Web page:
The wage-depressing H-1B program, for high-tech nonimmigrant workers, had another interesting week. This was on top of the smallest set of applications for the program in recent memory – there were just 19,100 petitions filed in early April for the annual limit of 85,000 slots, as noted in a previous blog.
In addition to the sharp decline in applications there was the news that the would-be Times Square bomber had been a (badly paid) H-1B visa holder, as mentioned in another blog.
The drop in applications was generally not regarded as caused by employers suddenly deciding to use available resident workers – rather it was the impact of the recession.
As we note these problems for the H-1B system, it is well to remember that the underlying difficulty with this program is not that someone is violating the terms of the law, but rather, as Norman Matloff, a computer science professor at the University of California-Davis, has reminded us from time to time, that the program is designed quite specifically to allow employers to hire high-tech talent at below-market rates. As Matloff puts it:
The law ITSELF is the problem, not lax enforcement. If the law were to allow drivers to go 80 mph in a residential neighborhood, you wouldn't blame the police for lax enforcement, would you? The law itself would be the problem, not the police.
For more on his views see here.
Nevertheless, while employer violations of the terms of the program may be a lesser issue, the U.S. Labor Department is going to do something about them. An item in Immigration Daily reported that DoL had decided to mount a series of 25,000 investigations of the operation of the H-1B program.
That is a very large number. Think about it: 19,000 new applications this spring (for jobs starting on October 1) and 25,000 investigations. There are probably several hundred thousand people working on H-1B visas, which can be extended for as much as six years, but the number of investigations is massive.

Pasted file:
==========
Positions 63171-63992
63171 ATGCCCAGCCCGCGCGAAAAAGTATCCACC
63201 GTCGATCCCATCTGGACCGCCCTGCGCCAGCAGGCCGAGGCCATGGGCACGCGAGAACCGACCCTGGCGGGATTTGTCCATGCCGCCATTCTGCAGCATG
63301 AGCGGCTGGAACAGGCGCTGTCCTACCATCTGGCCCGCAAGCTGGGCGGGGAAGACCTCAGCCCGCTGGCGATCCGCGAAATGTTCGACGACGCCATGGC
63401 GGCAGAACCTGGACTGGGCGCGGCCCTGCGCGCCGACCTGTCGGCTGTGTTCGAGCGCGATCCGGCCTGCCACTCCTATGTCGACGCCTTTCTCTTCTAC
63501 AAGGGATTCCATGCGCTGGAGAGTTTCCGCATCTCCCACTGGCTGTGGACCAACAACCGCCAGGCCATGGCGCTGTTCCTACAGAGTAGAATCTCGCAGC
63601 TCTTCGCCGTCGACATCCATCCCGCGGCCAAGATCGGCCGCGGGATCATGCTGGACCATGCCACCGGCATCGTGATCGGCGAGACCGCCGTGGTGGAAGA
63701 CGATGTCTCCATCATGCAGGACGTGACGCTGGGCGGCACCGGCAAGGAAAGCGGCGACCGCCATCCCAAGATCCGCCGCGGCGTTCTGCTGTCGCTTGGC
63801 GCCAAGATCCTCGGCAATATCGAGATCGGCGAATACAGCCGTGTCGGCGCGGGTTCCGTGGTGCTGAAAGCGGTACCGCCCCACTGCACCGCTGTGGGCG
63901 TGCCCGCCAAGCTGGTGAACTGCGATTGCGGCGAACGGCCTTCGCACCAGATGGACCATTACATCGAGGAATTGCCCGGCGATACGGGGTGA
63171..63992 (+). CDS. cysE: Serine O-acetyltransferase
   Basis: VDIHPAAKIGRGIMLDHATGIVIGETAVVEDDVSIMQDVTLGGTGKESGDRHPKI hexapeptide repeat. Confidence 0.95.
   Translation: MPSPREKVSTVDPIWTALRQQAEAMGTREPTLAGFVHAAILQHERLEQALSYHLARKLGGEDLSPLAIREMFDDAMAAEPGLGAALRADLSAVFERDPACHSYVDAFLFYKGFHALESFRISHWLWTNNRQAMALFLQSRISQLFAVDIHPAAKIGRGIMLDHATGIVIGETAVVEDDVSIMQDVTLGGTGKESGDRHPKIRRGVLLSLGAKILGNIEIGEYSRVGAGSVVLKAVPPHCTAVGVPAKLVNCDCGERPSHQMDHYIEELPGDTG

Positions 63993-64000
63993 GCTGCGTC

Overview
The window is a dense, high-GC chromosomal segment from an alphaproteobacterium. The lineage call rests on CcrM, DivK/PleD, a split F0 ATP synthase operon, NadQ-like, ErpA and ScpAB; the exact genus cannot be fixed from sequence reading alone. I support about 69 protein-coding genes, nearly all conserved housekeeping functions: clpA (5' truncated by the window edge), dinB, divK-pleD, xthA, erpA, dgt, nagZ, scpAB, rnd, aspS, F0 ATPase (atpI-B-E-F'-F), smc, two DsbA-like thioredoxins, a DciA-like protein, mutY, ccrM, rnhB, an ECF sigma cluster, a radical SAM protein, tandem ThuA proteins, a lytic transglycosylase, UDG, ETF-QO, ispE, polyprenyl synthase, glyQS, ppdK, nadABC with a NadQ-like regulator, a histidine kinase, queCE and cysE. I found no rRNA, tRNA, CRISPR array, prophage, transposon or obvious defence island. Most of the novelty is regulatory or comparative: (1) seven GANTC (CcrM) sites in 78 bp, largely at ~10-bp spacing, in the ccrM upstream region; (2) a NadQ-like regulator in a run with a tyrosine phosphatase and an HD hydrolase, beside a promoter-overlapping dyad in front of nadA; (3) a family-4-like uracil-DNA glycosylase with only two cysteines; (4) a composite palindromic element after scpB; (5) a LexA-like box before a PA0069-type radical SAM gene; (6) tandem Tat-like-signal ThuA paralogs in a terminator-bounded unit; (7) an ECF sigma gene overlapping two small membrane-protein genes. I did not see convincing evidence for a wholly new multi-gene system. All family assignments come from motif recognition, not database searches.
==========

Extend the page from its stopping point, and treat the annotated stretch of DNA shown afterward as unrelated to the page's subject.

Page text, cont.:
The investigations will be done by Division of Wage-Hour personnel, and will probably last just a few hours in most cases; presumably they will find thousands of problems, create some press for the program, and will discourage some employers from using it. It is not the repeal of the law, but it is a good thing, if a lesser good thing.
A bit of information on the funding of these H-1B investigations was revealed this past week, as one of those Congressional Research Service reports managed to escape Capitol Hill secrecy. (For the strange way these often valuable documents reach the public see here.)
The latest report "Immigration of Foreign Workers: Labor Market Tests and Protections" by Ruth Ellen Wasem, carries the date of March 30, 2010. This is not a piece of Inspector General-style investigative journalism, but it does carry some useful, and heavily footnoted information on the laws creating the various foreign worker programs.
The most interesting point to me, perhaps well known to others, was that most of the congressional funds set aside for the investigation of fraud in the H-1B program have been diverted by the Executive Branch to other programs. There are $500 and $150 fees, per petition, that are supposed to be going into the "Fraud Prevention and Detection Fee Accounts" and DoL's nominal share of those moneys has been $31 million a year in recent years.
"However," the report continues, "DOL reportedly used only $6.7 million in FY 2007, $5.5 million in FY2008 and an estimated $5.5 million in FY2009 for H-1B, H-2B [farmworker] and L visa [international exchange of managers] fraud investigation activities." (See pp. 21-22 of the Wasem document.) There was no discussion of what happened to the non-DoL share of these funds, which apparently was about $62 million a year.
The Obama Administration is estimated to be using $12.5 million of these funds for fraud detection in FY2010.
So getting the Congress to fund fraud investigations in nonimmigrant programs does not do much good if the Executive Branch diverts most of the moneys to other activities.